Ketamine also differs from traditional antidepressants when it comes to its side effect profile. While conventional antidepressants may have unpleasant side effects, the effects of ketamine may be more intense, acute or severe, with a heightened risk of abuse.

Feelings of depression or anxiety can lead to suicidal thinking. If you or a loved one is experiencing suicidal thoughts or tendencies, call the National Suicide Prevention Hotline at 1-800-273-8255.

Ketamine Side Effects

Although there have been many therapeutic benefits to the use of ketamine, there are also several side effects that warrant consideration. For example, adverse effects may include:

  • Psychiatric conditions, including schizophrenia symptoms or mania
  • Increase in blood pressure
  • Feeling intoxicated or having lowered inhibition
  • Disruptions to memory
  • In rare cases, toxicity

In many cases, these symptoms, much like the antidepressant effects of ketamine, appear during ketamine administration and wear off within a short time. However, it’s important to consider these side effects when deciding on depression treatment.

As a result of the rapid antidepressant effects and some of the potential sensory-altering effects, ketamine is sometimes used recreationally or abused. Because of this, a prescription for ketamine may not be provided to those with a history of substance use problems.

FDA Approval of Esketamine

Given the challenges of adequately addressing treatment-resistant depression, there’s great interest in making ketamine or similar drugs available to the public. As a result, many trials have tested the effects of esketamine, a drug similar to ketamine. Esketamine has been tested for use through a nasal spray, rather than the more burdensome intravenous delivery. Trials have shown that it is effective in rapidly alleviating depression symptoms.

In 2013, the Food and Drug Administration (FDA) approved the use of esketamine for treatment-resistant depression, particularly in cases where suicide is an imminent risk. The FDA approval of a nasal spray for depression shows important progress in making the drug more accessible for those who may urgently need it. However, while the drug has been approved, it is still under restricted distribution to prevent abuse and is only available from certified doctors and clinics.

Cost of Ketamine Treatment

The cost of ketamine can be a significant barrier to access. Just a single dose of esketamine can cost $500 or more, with additional costs for properly trained personnel or appropriate equipment. Given that the benefits of the drug may be fairly short term, the price of repeated ketamine treatment may be unaffordable for many people.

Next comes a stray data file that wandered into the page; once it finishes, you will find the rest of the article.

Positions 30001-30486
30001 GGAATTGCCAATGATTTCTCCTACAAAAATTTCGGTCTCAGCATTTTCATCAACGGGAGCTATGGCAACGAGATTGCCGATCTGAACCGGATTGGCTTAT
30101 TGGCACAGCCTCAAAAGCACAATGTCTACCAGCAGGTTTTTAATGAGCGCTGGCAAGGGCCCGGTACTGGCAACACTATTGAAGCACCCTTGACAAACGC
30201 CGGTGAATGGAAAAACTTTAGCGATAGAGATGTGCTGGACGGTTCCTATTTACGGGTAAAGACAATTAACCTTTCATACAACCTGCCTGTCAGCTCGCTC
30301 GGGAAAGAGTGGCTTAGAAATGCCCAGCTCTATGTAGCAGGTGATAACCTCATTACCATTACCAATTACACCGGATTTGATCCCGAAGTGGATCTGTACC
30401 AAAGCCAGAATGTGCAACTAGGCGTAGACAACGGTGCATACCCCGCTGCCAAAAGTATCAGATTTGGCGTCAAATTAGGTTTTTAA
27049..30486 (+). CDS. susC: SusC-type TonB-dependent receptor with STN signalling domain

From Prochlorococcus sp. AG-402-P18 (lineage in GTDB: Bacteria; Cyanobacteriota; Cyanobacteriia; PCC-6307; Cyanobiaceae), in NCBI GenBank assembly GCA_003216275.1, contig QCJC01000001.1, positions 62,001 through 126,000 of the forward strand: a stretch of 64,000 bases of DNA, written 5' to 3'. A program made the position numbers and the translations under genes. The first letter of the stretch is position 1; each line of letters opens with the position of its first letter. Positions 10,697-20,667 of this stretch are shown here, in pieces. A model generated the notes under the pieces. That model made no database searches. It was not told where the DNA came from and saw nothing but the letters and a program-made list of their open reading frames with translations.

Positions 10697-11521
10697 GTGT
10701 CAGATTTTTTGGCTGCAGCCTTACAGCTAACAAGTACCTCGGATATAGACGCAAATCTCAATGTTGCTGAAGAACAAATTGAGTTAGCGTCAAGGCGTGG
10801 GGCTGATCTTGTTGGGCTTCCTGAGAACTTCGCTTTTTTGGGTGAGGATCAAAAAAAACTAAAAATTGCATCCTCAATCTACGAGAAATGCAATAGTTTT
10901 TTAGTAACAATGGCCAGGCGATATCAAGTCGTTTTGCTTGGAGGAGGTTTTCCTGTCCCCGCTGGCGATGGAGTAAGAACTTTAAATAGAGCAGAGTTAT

The Future of Ketamine Treatment for Depression

Use of ketamine can be life-saving for severely depressed patients. However, questions remain surrounding the long-term safety and health outcomes of extended ketamine use. There is also ongoing research to examine whether alternative drugs with similar effects may be safe for use, and may reduce the risk of abuse associated with ketamine.

If you or someone you care about is misusing ketamine, contact The Recovery Village today. We have qualified, caring staff that can help address ketamine addiction and other substance use disorders.

Sarah Dash
By – Dr. Sarah Dash, PHD
Dr. Sarah Dash is a postdoctoral research fellow based in Toronto. Sarah completed her PhD in Nutritional Psychiatry at the Food and Mood Centre at Deakin University in 2017. Read more

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Medical Disclaimer

The Recovery Village aims to improve the quality of life for people struggling with substance use or mental health disorder with fact-based content about the nature of behavioral health conditions, treatment options and their related outcomes. We publish material that is researched, cited, edited and reviewed by licensed medical professionals. The information we provide is not intended to be a substitute for professional medical advice, diagnosis or treatment. It should not be used in place of the advice of your physician or other qualified healthcare providers.